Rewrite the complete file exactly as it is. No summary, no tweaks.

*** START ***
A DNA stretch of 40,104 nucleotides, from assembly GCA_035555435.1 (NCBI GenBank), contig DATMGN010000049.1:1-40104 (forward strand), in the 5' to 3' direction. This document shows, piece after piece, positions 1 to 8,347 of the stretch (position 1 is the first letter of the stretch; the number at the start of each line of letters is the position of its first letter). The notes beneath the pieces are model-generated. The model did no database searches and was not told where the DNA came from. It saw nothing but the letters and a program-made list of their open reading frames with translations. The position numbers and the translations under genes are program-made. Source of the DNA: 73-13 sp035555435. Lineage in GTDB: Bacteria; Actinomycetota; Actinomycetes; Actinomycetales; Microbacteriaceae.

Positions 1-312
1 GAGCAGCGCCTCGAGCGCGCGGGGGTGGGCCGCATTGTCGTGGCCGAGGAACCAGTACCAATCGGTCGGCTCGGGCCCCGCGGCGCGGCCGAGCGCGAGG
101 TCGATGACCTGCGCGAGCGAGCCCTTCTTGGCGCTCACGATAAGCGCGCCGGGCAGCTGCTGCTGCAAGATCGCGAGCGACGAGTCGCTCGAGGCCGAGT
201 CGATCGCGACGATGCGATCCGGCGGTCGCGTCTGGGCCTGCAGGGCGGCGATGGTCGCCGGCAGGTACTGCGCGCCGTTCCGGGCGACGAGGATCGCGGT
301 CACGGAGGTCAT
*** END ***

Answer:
A DNA stretch of 40,104 nucleotides, from assembly GCA_035555435.1 (NCBI GenBank), contig DATMGN010000049.1:1-40104 (forward strand), in the 5' to 3' direction. This document shows, piece after piece, positions 1 to 8,347 of the stretch (position 1 is the first letter of the stretch; the number at the start of each line of letters is the position of its first letter). The notes beneath the pieces are model-generated. The model did no database searches and was not told where the DNA came from. It saw nothing but the letters and a program-made list of their open reading frames with translations. The position numbers and the translations under genes are program-made. Source of the DNA: 73-13 sp035555435. Lineage in GTDB: Bacteria; Actinomycetota; Actinomycetes; Actinomycetales; Microbacteriaceae.

Positions 1-312
1 GAGCAGCGCCTCGAGCGCGCGGGGGTGGGCCGCATTGTCGTGGCCGAGGAACCAGTACCAATCGGTCGGCTCGGGCCCCGCGGCGCGGCCGAGCGCGAGG
101 TCGATGACCTGCGCGAGCGAGCCCTTCTTGGCGCTCACGATAAGCGCGCCGGGCAGCTGCTGCTGCAAGATCGCGAGCGACGAGTCGCTCGAGGCCGAGT
201 CGATCGCGACGATGCGATCCGGCGGTCGCGTCTGGGCCTGCAGGGCGGCGATGGTCGCCGGCAGGTACTGCGCGCCGTTCCGGGCGACGAGGATCGCGGT
301 CACGGAGGTCAT